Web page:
None of the CA100+ focus companies within upstream oil & gas production or coal & gas-powered electricity generation have capital allocation plans aligned with the Paris Agreement.
A disappointing 158 out of 164 (CA100+ focus companies did not appear to incorporate material climate-related matters and assumptions into their 2020 financial statements.
On March 30, 2022, Climate Action 100+ (CA100+) published its second round of the CA100+ Net Zero Company Benchmark assessments. It reveals the largest corporate emitters have shown insufficient progress and need to step up actions to be aligned with the ambitions of the Paris Agreement to limit temperature rise to 1.5°C against pre-industrial levels.
We have provided capital allocation and climate accounting Alignment Assessment Indicators to complement the Disclosure Framework to support investor engagements with CA100+ companies. This helps investors assess whether companies’ capital allocation activities are aligned with the Paris Agreement and whether they consider climate issues in financial reporting. It covered:
- Financial statements and audit reports for all 164 CA100+ companies to assess the incorporation of material climate-related matters,
- Capex plans for 36 upstream oil & gas companies, and
- Announced phaseout schedules for 33 power companies’ coal & gas-powered electricity generation assets
Conclusions from Carbon Tracker’s Alignment Assessment Indicator analysis
Climate Accounting and Audit Alignment Assessments
None of the 164 CA100+ companies adequately disclosed the impact of using estimates and assumptions that would be required to achieve a 1.5˚C degree temperature pathway and net zero by 2050 (or sooner)  in 2020 financial statements; only six companies even partially met the climate accounting assessment criteria.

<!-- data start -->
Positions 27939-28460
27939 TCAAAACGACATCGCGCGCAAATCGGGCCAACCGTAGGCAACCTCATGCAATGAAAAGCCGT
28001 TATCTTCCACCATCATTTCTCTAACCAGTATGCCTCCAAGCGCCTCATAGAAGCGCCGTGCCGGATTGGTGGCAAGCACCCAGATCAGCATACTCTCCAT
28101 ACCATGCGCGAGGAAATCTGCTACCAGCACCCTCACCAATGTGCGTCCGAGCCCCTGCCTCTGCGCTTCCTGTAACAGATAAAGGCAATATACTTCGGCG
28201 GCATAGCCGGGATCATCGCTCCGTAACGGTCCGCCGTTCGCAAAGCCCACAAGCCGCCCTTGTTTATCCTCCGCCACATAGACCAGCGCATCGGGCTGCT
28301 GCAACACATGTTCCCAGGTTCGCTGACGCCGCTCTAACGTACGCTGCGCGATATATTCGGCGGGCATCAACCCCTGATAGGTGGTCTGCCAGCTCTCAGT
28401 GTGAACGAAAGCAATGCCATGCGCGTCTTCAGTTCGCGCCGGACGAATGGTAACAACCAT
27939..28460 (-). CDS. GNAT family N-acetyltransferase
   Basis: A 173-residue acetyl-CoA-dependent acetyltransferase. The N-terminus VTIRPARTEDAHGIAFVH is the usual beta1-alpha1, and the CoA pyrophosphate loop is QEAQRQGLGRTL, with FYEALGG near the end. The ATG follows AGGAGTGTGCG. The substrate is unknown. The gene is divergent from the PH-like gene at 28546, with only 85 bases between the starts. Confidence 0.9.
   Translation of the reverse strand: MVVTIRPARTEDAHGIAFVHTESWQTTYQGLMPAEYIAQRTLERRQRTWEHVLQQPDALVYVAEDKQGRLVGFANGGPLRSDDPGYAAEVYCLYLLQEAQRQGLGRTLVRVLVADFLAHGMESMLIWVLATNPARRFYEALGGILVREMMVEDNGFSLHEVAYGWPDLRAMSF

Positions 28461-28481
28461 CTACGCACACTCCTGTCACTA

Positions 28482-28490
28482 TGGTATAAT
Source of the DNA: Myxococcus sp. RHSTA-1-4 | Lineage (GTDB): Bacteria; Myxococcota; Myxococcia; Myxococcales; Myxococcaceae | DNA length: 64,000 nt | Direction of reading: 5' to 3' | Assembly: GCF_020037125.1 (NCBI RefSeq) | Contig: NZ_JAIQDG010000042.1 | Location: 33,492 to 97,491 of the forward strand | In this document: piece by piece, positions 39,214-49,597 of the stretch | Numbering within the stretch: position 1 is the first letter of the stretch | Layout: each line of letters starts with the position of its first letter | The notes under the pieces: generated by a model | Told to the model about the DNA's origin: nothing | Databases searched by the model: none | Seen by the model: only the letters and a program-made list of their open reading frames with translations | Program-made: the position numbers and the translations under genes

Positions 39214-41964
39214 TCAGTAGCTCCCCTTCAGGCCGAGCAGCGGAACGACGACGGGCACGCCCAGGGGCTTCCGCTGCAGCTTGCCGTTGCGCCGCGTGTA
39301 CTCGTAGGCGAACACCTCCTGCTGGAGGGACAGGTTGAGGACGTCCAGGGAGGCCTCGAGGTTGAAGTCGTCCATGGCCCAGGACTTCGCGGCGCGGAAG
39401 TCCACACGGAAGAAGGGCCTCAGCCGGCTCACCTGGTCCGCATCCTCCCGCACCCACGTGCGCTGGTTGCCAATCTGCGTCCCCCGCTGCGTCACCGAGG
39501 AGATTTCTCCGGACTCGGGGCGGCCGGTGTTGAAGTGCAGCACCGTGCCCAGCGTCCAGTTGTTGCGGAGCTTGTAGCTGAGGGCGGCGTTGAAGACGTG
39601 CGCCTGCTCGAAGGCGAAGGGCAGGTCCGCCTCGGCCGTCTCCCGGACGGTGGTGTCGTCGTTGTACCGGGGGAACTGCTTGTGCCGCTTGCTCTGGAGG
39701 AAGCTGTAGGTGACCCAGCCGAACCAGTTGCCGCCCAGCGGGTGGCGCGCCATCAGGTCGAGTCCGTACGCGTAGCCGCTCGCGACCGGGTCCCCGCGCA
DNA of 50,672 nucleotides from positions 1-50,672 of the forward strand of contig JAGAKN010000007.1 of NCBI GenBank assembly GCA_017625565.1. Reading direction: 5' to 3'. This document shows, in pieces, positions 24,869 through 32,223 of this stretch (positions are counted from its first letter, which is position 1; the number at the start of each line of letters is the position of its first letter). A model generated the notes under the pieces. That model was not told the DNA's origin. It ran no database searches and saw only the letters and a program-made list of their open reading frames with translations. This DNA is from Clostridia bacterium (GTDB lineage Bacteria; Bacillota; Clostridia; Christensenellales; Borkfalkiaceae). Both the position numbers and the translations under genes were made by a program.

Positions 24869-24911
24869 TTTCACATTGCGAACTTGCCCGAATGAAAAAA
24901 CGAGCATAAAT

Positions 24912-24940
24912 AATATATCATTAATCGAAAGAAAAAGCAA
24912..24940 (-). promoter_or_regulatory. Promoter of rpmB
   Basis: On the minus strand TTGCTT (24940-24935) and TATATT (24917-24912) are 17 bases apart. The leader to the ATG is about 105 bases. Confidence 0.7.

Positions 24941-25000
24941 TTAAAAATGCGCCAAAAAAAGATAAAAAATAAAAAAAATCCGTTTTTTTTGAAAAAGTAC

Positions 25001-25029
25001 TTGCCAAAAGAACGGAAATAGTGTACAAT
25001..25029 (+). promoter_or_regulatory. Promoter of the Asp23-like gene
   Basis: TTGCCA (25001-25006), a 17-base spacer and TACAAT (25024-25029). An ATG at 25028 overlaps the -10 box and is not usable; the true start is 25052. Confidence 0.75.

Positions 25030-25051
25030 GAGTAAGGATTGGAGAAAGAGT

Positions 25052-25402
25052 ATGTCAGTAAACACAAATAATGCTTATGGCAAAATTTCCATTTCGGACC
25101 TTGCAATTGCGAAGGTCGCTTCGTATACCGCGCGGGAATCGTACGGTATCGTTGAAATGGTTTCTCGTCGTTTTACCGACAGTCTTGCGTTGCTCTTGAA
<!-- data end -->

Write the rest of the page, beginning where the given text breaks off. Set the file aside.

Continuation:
Using a methodology that built on the “Flying Blind” work (September 2021), we assessed whether all 164 focus companies disclosed consideration of the financial impacts of climate matters, quantitative climate-related inputs, and the impact of net zero by 2050 (or sooner) in their financial statements (including the notes). We also looked for evidence that their auditors considered the effects of material climate-related matters when auditing these companies.
- No CA100+ focus company achieved a ‘Yes’ assessment score across all seven sub-categories (metrics) for adequate disclosure of consideration of climate-related matters.
- Only six companies achieved a ‘Partial’ assessment score; these companies were bp, BHP, Glencore, National Grid, Rio Tinto, and Shell.
- This means that these six companies and/or their auditors provided evidence of comprehensive consideration or relevant quantitative disclosures, in the financials, the audit reports or both. All six reported using IFRS Standards.
- Two of these companies – Rio Tinto and Shell, received a “Partial” score because of their auditors – KPMG and EY, respectively.
- No US company or auditor achieved a ‘Yes’ for any of the metrics.
- 158 companies failed our assessment – meaning that they did not disclose adequate, climate-related matters, or the potential financial impact of achieving a 1.5°C degree temperature pathway and net zero by 2050 (or sooner)
Upstream oil & gas production companies’ capital allocation plans
All 36 oil & gas companies that we assessed have project options that are inconsistent with oil and gas demand under a Paris aligned climate scenario such as IEA’s Beyond 2°C Scenario (B2DS), and two out of three companies have sanctioned such projects in 2020.
Based on our least-cost of supply climate scenario analysis of unsanctioned upstream oil and gas projects from “Adapt to Survive” (September 2021), we identify and quantify capex opportunities that are inconsistent with the demand constraints from the B2DS.
- All 36 upstream oil & gas companies have unsanctioned project options that are inconsistent with the demand constraints under the B2DS. Thus, all CA100+ focus companies are exposed to stranding upstream oil and gas assets.
- Majority of companies sanctioned inconsistent projects in the most recent analysed full year of 2020. Around two out of three focus companies sanctioned new projects that were inconsistent with the B2DS – a slight improvement from three out of four focus companies in 2019. Hence, a signal that companies’ project approval processes are remain unaligned with the Paris Agreement.